By Larry Wigge
"Don't look back. Something might be gaining on you.'
Jonathan Huberdeau just laughs, when he considers his foot speed in hockey -- despite taking speed-skating lessons at a young age. He might still need some work.
"It was funny," he said. "I always came in last. I would jump out to a lead at the start, but then I'd always look over my shoulder and lose my speed. They'd all catch up and that was it."
Don't look back. Don't ever look back.
The Saint Jerome, Quebec, native, didn't know what he was saying was a phrase coined by Negro League baseball pitcher Satchel Paige years ago.
No doubt Huberdeau had to go home and look up Paige ... and see what it meant.
"My mom and dad wanted me to learn how to skate before playing hockey," Huberdeau said, "so they enrolled me in these speed-skating classes."
Since Huberdeau didn't own a pair of speed skates, he used hockey skates instead. Needless to say, the results were hardly encouraging.
But his skating was good enough to score 43 and 30 goals for St. John's Sea Dogs of the Quebec Hockey League -- and good enough for Huberdeau to be drafted No. 3 overall in the 2011 NHL Entry Draft by the Florida Panthers behind only Ryan Nugent-Hopkins and Gabriel Landeskog.
"This is another big piece of the puzzle," Panthers GM Dale Tallon said. "Great player, two-way player, unselfish, passionate, moves the puck and makes players better around him.
"He is a proven winner who leads by example both on and off the ice. He is a great two-way player, who shows passion for the game and makes players around him better. Jonathan had an excellent preseason and we look forward to his progress this season with Saint John."
As a rookie, the 6-1, 171-pounder has contributed 13 goals and 14 assists in 40 games through April 12. The 13 goals represents the most goal by any rookie.
"He's much stronger on his skates," said Scott Luce, the Panthers scouting supervisor. "Guys are having a hard time handling him."
Brian Skrudland, the team's director of player devopment, said, "He has vision that is special, and you see that come along once in a blue moon. We don't think there's a limit. The capabilities he showed last year in training camp, he's so unassuming, you watch and say, 'Wow.' He plays against bigger players and is up for the challenge."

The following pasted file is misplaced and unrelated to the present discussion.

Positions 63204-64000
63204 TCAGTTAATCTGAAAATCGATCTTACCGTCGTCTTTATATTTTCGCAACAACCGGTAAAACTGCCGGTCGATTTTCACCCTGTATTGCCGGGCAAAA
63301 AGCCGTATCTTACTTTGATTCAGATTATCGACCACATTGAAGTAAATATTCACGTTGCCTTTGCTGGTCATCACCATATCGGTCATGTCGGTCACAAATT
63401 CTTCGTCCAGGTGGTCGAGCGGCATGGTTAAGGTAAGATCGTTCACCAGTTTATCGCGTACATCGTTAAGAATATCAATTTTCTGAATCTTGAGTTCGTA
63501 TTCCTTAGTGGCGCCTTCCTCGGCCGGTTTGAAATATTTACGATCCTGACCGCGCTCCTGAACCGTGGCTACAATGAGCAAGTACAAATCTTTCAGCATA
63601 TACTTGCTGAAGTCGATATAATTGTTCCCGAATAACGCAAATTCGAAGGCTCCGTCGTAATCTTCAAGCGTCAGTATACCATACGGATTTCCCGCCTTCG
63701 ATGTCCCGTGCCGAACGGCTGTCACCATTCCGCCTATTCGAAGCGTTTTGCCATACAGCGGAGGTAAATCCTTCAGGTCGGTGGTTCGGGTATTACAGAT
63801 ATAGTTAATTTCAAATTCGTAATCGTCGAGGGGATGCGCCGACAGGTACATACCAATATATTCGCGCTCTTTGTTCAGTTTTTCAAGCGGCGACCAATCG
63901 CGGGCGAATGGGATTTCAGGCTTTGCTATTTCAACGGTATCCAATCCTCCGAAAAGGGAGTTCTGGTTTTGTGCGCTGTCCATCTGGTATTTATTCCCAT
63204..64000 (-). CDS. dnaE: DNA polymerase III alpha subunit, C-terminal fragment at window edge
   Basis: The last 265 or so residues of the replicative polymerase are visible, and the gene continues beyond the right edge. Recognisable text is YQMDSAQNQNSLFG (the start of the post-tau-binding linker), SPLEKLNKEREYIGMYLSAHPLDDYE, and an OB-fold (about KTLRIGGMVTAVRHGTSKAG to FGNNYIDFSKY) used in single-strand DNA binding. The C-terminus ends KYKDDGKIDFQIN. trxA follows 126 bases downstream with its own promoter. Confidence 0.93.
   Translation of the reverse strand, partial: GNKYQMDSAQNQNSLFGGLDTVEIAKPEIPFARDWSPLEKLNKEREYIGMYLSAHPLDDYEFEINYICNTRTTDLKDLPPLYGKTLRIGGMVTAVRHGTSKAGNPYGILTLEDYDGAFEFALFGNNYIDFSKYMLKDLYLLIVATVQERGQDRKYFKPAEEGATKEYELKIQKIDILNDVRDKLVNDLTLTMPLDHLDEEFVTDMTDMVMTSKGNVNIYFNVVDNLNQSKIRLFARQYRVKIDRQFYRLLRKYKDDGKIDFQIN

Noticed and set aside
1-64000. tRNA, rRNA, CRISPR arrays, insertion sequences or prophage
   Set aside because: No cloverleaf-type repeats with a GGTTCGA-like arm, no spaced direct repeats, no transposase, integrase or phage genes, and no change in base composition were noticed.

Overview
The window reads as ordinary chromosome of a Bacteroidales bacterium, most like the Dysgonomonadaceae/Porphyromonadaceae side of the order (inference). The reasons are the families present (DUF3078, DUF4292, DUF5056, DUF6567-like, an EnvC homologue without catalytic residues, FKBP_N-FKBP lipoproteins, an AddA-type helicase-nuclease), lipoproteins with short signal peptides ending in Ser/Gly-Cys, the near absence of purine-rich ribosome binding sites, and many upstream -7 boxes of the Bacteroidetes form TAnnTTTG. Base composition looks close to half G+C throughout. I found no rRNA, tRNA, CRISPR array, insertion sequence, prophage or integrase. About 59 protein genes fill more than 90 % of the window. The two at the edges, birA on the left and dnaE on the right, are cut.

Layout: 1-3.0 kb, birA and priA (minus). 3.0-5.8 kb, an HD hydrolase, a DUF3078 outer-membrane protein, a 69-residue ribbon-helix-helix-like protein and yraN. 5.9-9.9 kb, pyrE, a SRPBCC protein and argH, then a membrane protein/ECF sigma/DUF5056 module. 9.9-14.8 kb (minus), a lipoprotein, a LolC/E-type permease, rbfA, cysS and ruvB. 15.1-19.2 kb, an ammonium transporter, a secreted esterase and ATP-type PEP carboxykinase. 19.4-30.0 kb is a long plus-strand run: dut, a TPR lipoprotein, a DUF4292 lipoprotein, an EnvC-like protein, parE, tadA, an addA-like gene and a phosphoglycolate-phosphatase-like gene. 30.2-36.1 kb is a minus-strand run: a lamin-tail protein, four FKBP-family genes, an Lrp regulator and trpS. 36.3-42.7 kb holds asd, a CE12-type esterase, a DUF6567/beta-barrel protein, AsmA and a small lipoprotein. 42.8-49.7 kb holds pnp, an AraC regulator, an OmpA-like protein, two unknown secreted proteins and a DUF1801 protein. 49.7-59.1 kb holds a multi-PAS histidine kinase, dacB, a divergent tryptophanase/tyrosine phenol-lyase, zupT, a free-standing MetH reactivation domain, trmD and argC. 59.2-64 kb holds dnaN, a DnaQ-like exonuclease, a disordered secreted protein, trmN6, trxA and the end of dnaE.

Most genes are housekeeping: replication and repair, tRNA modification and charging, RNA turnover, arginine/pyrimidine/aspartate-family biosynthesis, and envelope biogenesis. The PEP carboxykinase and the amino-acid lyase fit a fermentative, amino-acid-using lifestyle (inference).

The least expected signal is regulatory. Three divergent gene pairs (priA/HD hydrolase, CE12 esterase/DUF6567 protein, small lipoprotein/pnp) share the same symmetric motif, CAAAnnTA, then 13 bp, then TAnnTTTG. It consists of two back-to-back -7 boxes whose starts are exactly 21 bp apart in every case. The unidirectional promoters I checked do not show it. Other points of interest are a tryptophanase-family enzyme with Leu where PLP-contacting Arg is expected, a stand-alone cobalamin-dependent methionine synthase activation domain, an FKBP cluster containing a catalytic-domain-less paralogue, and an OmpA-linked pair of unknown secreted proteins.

In fact, the Panthers first pick became the first Florida player to score on two penalty shots in one season. His first came against Philadelphia's Ilya Bryzgalov on February 21 and the second came against Winnipeg's Ondrej Pavelec on March 5.
Said coach Kevin Dineen of his rookie star: "That was a pretty good snapshot of his high-end skill set. A fairly impressive debut to say the least."
Huberdeau's mother, Josee, said her son is modest about his accomplishments but also doesn't lack confidence.
"He's very disciplined. Always does his schoolwork ... and then his hockey work," she said. "He's very sociable and just wants to have success in whatever he does."
Huberdeau is the type of player who can change the outcome of a game suddenly and quickly. He's displayed unbelievably quick hands and an ability to set up and score goals. He definitely has NHL hands and playmaking ability.
Jonathan Huberdeau grew up about 25 miles away from where the Canadiens play yet didn't get to see many games in person.
Tickets are hard to get in Montreal as games are always sold out and prices on the secondary market are extremely high.
So, believe it or not, Huberdeau attended more Florida Panthers home games as a kid than Canadiens games in Montreal.
The Saint-Jerome, Quebec, native and his family spent time snowbirding in South Florida -- and being hockey fans, they found their way to the arena in Sunrise to check out whomever was in town. Sometimes it was the Canadiens.
"We were always there for Christmas,'' Huberdeau said.
In January, the Panthers' rookie winger had a pretty good view of things at the Bell Center as he played in his third NHL game on ice he was well accustomed to seeing -- from television, anyway.
"I grew up watching the Canadiens, so to play here is really cool,'' Huberdeau said after Florida's 4-1 loss.
Huberdeau's parents brought their Winnebago down to South Florida as they've followed their son's progress through training camp and watched his NHL debut last weekend at the BB&T Center.
There are those around the NHL that say Huberdeau reminds them of Tampa Bay's Vinny Lecavalier.
"I have good vision and good skill with my hands ... and I can play both ways," Huberdeau said. "They can put me on penalty killing and I'll do the job on the power play. If the coach wants me to play defensively, I'll do that, it's not a problem. I think that's my strength."
Bu he is still a rookie. Still learning.
"I would say the execution is a lot faster here than junior," he said. "The size of the guys, too, is much bigger here and I'm trying to adapt and be quicker.
"I'm still learning. I have lots to learn. It just happens I had a good start, but I have to keep going and keep the tempo going."
Jonathan Huberdeau has the NHL buzzing about his progress.